The latter category can include items like turpentine, made solely from pine tree oleoresins and contains no petroleum.

In truth, mineral spirits were created as a safer, gentler solvent due to turpentine’s unpleasant smell and corrosive characteristics.

Additionally, those mineral spirits—both blended and unblended—are very different from solvents that are frequently marketed as “paint strippers” or “paint removers.”

These solvents, designed to dissolve dried paint, include a variety of substances like alcohol, methanol, and xylene, to mention a few.


Pure mineral spirits and related paint thinner are identical in terms of safety. Both goods are equally dangerous.

The Environmental Protection Agency (EPA) of the United States classifies both items as hazardous waste. Benzene can make a person drowsy or possibly put them unconsciously when ingested. 1

High levels of exposure over a long period could harm your health. For this reason, when using mineral spirits with added benzene, ensure you are operating in a properly ventilated space.

Cost Variation

Typically, mineral spirits are more expensive than paint thinner blends. Typically, the price of pure mineral spirits is 40–50% higher than that of mineral spirits-based paint thinners with additives.

Mineral Spirits and Paint Thinner: Typical Applications

  • Oil- or alkyd-based paints should not be thinned while still in soluble form.
  • Brushes with wet paint should be cleaned (not dried or hardened paint)
  • Taking out waxy stains from wood surfaces
  • washing and soaking greasy auto parts
  • cleaning or degreasing greasy instruments or equipment
  • equipment for spray cleaning
  • removing the glue that sticks
  • removing scuff and heel marks from flooring

Uses to Prevent

  • For paint that has already dried, neither mineral spirits nor paint thinner will work as a paint remover (dry paint must be mechanically removed or stripped away with chemical paint strippers).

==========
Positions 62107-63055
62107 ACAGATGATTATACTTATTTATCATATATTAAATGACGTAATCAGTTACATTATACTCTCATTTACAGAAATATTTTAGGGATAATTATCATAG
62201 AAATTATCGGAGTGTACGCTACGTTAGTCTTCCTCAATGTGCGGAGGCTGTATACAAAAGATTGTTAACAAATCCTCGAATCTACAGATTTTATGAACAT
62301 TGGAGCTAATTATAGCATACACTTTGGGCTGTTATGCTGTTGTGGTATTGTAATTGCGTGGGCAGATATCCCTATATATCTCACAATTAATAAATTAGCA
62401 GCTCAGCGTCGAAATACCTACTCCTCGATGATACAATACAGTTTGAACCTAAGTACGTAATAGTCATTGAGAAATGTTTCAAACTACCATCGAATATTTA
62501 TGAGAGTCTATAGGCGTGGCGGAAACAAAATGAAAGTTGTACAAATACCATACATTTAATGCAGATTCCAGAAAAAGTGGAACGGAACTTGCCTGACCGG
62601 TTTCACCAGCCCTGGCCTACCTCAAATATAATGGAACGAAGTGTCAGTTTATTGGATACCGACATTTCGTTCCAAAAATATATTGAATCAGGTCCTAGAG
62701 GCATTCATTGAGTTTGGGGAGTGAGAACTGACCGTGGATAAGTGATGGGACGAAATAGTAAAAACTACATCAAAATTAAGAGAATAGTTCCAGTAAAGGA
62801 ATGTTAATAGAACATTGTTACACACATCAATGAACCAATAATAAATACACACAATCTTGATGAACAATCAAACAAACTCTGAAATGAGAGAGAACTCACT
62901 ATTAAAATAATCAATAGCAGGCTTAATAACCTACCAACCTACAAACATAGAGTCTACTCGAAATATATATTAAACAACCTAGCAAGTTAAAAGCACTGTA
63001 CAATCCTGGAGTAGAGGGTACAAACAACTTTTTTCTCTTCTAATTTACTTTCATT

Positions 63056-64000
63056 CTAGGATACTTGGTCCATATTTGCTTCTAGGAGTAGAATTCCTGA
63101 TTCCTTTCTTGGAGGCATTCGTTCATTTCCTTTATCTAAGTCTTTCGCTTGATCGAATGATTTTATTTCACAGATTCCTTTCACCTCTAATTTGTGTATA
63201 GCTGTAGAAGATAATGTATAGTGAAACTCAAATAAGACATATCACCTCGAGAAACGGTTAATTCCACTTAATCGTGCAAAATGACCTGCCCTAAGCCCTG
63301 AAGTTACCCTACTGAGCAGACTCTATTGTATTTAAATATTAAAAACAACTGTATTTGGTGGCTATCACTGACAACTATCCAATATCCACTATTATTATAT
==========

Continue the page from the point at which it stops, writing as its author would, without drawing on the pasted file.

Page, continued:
• An asphalt driveway or walkway should not be attempted to be cleaned of paint or any other substance. Asphalt will become softer with either product.
  • Never clean latex paint from brushes, surfaces with mineral spirits, or paint thinner.
  • When used for cleaning or thinning, it could fail to dissolve or separate the pigment from the solvents.
  • Never start a fire with mineral spirits or paint thinner for wood, charcoal, or any other type of flame since the toxic fumes could harm your health.

Should You Purchase Paint Thinner or Mineral Spirits?

Mineral spirits and paint thinner can be used interchangeably for most household consumers.

Mineral spirits and mineral spirits-based paint thinners serve much the same purposes. Both are non-sticky, transparent solvents used to clean thin oil-based paints, stains, and varnishes.

Paint thinner is far less expensive than pure mineral spirits. The 40 to 50 percent price differential for significant commercial projects can be noticeable.

However, since these solvents are rarely used, the $4–$5 price difference shouldn’t be significant for most DIYers and homeowners.

Pure mineral spirits are best used inside because they have a milder smell.


Several noteworthy distinctions between mineral spirits and paint thinner should be mentioned.

They both use the same petroleum distillates to start. Paint thinners, however, also contain other chemical additions.

As a result, they are less expensive than mineral spirits. They also have a powerful smell, which is undesirable when working inside.

There are mineral spirits, which you may frequently get in home improvement stores.

Both types of solvents have benefits and drawbacks.

Choose the option that best suits your project. Although pricey, refined mineral spirits are excellent for indoor use.

Paint thinners are advised by specialists for any other applications where the smell is not a concern.